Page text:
Study: Cell phone use to double

Though worldwide subscriptions to cell phone service will rise to 2 billion in the next few years, that twofold increase marks a slowdown in growth, according to a new study.

The number of cell phone users worldwide will rise twofold in the next few years, but there will still be a dramatic slowdown in growth, according to a new study.

About 186 million new cell phone subscribers will sign up every year between now and 2007, bringing the global total to 2 billion, research firm In-Stat/MDR said in a study released Wednesday. Though that total is twice the current tally, the predicted average annual growth rate is less than half that which the industry now experiences.

"The next five years will see a dramatic slowing of worldwide cellular subscriber growth," said Ken Hyers, an In-Stat/MDR senior analyst. "However, despite the fact that there has been a lot of fuss about the catastrophic slowdown in subscriber growth, there will be more than 931 million new subscribers over the next five years."

Southeast Asia--especially China--and virtually untapped countries in Africa and the Middle East will lead the growth charge over the next few years, according to Hyers. But he predicted that providers will run out of new customers in Western Europe, where more than 70 percent of some countries' populations already own handsets.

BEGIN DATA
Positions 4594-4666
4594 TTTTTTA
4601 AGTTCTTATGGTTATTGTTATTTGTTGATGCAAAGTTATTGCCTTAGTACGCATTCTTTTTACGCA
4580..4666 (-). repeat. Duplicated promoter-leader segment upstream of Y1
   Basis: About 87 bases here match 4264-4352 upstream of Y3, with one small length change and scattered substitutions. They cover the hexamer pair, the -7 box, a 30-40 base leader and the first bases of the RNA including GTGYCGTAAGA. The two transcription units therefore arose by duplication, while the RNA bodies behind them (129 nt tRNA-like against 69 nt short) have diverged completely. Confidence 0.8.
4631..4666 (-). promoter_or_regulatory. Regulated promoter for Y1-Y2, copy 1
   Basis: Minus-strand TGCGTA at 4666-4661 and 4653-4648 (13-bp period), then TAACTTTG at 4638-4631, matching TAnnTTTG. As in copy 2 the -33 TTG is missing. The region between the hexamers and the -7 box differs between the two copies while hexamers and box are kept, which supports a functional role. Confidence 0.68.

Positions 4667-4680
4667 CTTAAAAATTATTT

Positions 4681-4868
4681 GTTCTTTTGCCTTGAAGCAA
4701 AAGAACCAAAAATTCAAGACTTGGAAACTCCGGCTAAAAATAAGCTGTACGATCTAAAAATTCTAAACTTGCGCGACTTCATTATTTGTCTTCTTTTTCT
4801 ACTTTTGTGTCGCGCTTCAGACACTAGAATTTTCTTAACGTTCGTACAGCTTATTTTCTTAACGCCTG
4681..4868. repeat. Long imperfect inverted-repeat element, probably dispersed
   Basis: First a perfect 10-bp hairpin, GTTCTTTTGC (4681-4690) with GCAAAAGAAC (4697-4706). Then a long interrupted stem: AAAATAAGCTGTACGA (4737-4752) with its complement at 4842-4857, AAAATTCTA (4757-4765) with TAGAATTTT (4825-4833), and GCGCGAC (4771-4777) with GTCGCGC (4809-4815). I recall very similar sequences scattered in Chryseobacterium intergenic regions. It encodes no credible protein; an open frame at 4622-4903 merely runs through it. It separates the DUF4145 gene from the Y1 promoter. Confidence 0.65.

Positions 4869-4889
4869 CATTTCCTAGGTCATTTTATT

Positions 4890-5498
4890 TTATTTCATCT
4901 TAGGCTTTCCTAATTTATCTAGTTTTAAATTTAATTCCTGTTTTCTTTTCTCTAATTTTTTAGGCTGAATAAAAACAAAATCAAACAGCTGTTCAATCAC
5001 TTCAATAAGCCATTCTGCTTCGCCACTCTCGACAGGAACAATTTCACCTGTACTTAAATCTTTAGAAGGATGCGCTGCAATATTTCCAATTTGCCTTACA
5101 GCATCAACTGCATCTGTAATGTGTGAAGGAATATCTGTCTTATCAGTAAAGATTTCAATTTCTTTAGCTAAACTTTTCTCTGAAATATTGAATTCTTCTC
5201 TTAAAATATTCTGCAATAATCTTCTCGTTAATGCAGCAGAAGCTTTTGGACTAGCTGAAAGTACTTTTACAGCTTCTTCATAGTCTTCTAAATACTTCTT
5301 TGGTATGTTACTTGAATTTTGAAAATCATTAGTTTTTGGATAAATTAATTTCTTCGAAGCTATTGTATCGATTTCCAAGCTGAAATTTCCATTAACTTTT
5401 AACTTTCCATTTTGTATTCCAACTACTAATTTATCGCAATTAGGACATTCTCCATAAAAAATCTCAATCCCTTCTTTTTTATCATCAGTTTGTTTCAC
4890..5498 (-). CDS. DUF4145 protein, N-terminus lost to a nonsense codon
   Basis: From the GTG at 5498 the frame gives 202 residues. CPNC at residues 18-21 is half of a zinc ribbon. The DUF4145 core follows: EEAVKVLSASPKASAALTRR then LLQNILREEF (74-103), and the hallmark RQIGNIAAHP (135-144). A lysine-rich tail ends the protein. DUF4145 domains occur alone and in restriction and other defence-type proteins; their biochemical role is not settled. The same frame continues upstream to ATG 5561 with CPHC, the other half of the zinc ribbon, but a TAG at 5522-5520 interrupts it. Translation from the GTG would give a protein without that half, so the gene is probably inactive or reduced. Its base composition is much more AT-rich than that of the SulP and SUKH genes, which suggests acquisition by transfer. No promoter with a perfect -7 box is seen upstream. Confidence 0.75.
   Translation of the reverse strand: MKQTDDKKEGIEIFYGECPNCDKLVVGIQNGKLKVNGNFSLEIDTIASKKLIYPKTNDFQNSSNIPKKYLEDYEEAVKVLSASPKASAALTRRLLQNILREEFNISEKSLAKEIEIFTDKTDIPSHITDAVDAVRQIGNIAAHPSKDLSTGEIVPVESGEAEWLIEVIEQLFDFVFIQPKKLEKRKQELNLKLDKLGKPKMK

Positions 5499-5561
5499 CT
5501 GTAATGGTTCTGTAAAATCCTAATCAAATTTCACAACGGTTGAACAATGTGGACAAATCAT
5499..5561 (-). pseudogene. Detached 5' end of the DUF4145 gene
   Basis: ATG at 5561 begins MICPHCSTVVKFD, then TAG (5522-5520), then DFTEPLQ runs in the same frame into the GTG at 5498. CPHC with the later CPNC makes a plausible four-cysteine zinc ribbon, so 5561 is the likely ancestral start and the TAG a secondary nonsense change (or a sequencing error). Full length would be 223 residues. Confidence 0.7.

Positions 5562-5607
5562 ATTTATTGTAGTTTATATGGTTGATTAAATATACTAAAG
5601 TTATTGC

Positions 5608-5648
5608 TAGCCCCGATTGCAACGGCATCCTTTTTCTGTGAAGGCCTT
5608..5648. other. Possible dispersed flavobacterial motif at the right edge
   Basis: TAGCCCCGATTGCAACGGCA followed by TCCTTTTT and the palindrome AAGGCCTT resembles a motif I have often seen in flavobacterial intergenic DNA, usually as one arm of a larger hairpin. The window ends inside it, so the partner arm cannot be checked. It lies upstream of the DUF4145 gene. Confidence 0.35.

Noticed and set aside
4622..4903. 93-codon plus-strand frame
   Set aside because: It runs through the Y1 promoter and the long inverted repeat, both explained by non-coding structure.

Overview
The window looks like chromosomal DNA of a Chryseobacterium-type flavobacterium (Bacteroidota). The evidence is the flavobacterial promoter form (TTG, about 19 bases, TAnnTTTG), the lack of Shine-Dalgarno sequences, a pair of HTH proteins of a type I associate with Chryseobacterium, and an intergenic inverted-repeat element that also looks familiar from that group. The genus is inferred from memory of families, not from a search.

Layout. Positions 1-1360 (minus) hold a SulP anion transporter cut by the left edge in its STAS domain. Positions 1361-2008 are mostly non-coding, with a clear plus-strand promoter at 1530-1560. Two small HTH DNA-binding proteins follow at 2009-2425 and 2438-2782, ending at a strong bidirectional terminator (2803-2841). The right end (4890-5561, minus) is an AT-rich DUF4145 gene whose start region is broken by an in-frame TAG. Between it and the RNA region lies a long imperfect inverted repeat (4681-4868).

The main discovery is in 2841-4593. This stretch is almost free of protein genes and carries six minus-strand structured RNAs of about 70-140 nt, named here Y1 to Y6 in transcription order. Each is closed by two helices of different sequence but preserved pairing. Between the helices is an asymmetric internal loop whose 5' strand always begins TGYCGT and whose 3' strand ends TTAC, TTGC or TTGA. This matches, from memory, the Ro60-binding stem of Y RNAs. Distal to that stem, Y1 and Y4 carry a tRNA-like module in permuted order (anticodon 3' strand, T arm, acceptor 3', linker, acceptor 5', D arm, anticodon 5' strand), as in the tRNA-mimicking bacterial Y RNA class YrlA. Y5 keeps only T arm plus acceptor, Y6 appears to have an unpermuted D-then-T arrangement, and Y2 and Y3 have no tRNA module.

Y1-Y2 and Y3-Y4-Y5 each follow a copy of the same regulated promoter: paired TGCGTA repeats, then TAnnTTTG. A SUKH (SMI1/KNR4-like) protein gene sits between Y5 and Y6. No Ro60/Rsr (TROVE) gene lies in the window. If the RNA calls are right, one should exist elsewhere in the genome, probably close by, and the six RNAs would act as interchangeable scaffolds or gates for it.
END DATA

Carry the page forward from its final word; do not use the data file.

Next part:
The study's findings match, to some degree, industry predictions made by Nokia. The Finnish handset maker, the market leader, forecasts there will be 1.6 billion cell phones in circulation by 2005--a rate of growth similar to that predicted by In-Stat/MDR.

The In-Stat/MDR study also paints a relatively good picture for Qualcomm's cell phone technology, CDMA (code division multiple access). By 2007, CDMA will still be the preferred cellular standard in the United States, over worldwide favorite GSM (Global System for Mobile Communications) standard, the study predicts. Wireless-market analysts EMC published a similar finding in March.

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